A new baby is typically a time of joyous celebration, but anxieties around COVID-19 have added another layer of complexity and fear to new or expectant parents.
What if family members don’t take the virus threat seriously, and insist on visiting your newborn? Do you eschew family gatherings completely, especially with big celebrations like Thanksgiving and Christmas ahead? How long could this isolation last, especially with new threats looming, such as flu season?
Those are among the many concerns voiced by participants in LSSND’s first “Baby, Let’s Talk” virtual support group last week. The group, a spin-off of the Project Renew gatherings formed to support people during the pandemic, met for the first time last Tuesday via Zoom and continues for seven more weeks. Participants not only had an opportunity to share experiences with others undergoing the unique situation of childbirth during a pandemic, but were also able to offer support and solutions.
Some of the top new-parent concerns shared were:
Winter isolation/flu season: Participants talked about the triple-whammy of dealing with COVID anxiety at a time when they’re also dealing with flu season concerns and the prospect of a long winter of sheltering at home with baby. “I’m due Dec. 1, and I have a daughter with special needs as well,” one mom shared. “We’re really careful (with safety measures) when we go to therapy for disabilities. I don’t want to stop our therapy when the baby is born. However, December and January are flu season. I don’t want to stunt her growth and development, so how do I allow her to go outside and protect her?”
Family issues: Several talked about the challenge of keeping distance between extended family and their newborns, especially if relatives don’t believe COVID-19 is a threat. “I’ve definitely been made to feel like I’m overreacting,” one mom said. “I worry about compromising on something I really don’t want to, and putting my son at risk. I’m such a people pleaser, so it’s hard for me to say no. Then there’s the new mom guilt, and the added guilt of everything else. It’s not letting that become so overwhelming.”
Self-care. The group discussed ways they could take care of themselves while also protecting their children. “We’re all in different stages of this. The most important thing is, if we can keep ourselves, as moms, feeling OK with our decisions, and feeling calm about our decisions, we can be better role models or supports for our families in general,” said Tina Jacobs, one of the group’s facilitators and an expectant mom herself.
Isolation. Several talked about the fear that their children weren’t receiving normal socialization and interaction with others at key periods in their development. “Developmentally, they’re at point where they want friends, but it’s so difficult right now,” a participant shared. “We went to a birthday party recently and it was really hard to see how scared she was of the other kids.”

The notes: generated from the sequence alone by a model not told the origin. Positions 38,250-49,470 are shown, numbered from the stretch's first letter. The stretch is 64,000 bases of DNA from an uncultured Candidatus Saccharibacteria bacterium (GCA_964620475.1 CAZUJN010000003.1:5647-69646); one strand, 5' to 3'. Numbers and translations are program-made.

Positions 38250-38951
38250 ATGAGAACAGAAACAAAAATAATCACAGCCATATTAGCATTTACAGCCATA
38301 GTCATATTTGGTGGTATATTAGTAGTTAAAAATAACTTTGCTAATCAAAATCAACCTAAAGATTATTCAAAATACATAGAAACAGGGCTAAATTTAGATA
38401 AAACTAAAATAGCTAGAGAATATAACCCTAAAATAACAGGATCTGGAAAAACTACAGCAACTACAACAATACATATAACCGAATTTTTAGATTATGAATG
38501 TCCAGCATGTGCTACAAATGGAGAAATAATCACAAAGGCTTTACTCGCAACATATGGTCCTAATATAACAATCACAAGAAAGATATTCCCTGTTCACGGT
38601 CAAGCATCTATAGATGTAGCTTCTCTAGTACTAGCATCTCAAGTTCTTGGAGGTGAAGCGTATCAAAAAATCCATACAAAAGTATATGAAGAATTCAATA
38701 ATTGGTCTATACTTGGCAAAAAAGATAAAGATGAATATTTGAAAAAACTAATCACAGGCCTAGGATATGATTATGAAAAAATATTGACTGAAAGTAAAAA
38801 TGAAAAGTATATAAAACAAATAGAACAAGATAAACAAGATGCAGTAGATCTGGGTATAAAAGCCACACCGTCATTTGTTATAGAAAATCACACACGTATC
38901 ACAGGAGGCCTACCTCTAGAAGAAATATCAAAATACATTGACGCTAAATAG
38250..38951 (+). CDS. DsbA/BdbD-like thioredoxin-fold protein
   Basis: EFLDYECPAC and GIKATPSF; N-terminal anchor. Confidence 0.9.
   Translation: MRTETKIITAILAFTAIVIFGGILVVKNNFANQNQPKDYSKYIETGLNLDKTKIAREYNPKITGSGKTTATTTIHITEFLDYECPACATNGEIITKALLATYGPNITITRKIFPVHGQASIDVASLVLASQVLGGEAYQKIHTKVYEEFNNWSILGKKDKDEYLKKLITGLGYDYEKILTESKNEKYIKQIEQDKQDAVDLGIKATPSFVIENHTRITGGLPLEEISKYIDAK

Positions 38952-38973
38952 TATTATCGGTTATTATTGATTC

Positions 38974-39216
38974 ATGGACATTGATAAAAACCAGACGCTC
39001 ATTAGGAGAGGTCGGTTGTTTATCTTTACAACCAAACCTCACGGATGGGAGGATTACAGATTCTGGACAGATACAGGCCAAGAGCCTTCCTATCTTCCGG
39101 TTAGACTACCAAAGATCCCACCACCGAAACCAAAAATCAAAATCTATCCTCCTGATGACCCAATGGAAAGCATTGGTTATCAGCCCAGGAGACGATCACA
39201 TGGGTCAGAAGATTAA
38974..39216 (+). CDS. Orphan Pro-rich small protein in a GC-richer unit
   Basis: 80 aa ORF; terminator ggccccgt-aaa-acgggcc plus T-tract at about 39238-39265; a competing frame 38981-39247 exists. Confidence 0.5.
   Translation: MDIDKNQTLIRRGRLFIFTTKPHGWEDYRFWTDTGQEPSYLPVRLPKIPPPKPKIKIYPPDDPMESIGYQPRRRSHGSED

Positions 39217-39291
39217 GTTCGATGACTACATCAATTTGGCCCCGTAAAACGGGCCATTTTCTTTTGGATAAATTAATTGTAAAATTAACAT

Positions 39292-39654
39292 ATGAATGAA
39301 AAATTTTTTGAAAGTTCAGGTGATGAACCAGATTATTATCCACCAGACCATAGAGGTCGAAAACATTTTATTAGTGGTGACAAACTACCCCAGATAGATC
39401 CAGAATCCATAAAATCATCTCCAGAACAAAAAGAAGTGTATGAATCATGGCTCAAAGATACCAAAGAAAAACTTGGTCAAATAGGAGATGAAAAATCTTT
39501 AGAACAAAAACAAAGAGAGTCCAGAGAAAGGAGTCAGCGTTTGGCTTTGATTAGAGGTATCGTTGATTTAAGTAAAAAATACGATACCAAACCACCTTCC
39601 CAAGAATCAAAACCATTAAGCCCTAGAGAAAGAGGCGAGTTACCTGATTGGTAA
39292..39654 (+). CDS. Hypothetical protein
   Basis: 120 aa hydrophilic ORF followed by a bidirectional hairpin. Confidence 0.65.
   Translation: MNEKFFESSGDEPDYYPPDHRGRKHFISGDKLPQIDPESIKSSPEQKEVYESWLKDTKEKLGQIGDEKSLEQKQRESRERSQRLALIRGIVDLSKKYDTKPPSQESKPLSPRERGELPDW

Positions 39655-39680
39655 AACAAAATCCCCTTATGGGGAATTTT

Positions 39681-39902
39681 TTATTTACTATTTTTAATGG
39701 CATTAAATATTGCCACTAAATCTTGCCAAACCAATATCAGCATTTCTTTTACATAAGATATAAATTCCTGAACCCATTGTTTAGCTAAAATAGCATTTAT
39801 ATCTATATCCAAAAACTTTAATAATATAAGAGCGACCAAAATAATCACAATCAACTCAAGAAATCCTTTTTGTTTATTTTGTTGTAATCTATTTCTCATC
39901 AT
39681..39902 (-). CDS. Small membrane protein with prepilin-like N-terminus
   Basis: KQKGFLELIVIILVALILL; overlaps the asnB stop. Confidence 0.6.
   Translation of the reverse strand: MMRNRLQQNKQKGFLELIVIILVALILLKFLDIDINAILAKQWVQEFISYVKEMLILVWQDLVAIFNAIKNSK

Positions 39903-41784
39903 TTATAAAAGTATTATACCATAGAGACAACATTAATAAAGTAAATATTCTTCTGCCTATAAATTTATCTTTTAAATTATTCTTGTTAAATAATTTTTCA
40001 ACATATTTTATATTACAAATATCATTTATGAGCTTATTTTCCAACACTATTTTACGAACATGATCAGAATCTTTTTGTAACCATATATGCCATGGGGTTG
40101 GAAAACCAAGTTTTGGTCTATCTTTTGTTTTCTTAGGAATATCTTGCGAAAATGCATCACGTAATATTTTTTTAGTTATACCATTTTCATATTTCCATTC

Planning for birth. With hospital guidelines changing from day to day, participants spoke of the difficulty in establishing a clear birth plan. Several women talked of making the difficult decision between allowing their spouses accompany them during the birth or opting for their doulas.
Building support systems. Don’t be afraid to ask for help. Rely on the people who are understanding and won’t make your decision to protect your baby about them. “I have had a hard time just getting perspective,” one mom said. “I ask for advice but it seems like no one is going through the same thing. I’m just excited to talk to people living the same thing that I am, grappling with same issues that I have.”
To please or not to please? That is the question
As the gathering progressed, several helpful themes and suggestions arose as group members talked about coping mechanisms they’ve discovered.
Re-prioritizing what’s really important. Many of us have learned to be people-pleasers, but an event like this can clarify for us what’s really important: Pacifying the in-laws or ensuring that we’re doing all we can to keep our children from getting sick? As one participant said: “As long as I can sleep at night knowing I’ve done everything I can to be safe, I can live with it.
Control what you can; surrender the rest. Maybe now is the time to take charge of those details that you can control. That might mean calling your healthcare provider to find out your hospital’s most up-to-date policy on number of people allowed to support you during delivery or firmly yet calmly explaining to in-laws why you won’t be bringing a fragile newborn into a large family gathering. The rest – your relative’s reactions, the ever-conflicting news from our government’s leaders, the nation’s unrest – need to be left to powers greater than ours. Close your eyes. Return to the current moment and what you can control right now. Breathe deep. Let it go.
Retain connection, even if you have to do so virtually. Tools like video chats, phone calls, emails or handwritten notes can go a long way toward helping us feel less alone. One new mom talked about eventually arranging a socially distanced visit with her own mother, just so she could alleviate her isolation. “I wanted to hug my mom, that was so hard for me. When he was about 5 weeks old, I said I couldn’t do this anymore; I needed immediate family. So we let them come in, had them wear masks and we were really strict about hand-washing.”
If you’re searching for other parents who are going through what you are, the “Baby, Let’s Talk” support group continues every Tuesday at 1 p.m. through Oct. 20. Parents can still join the free support group, but must register first at https://zoom.us/meeting/register/tJUlfumhqj4qG91ikM8fsZOJCvVG06MggQGS
– By Tammy Swift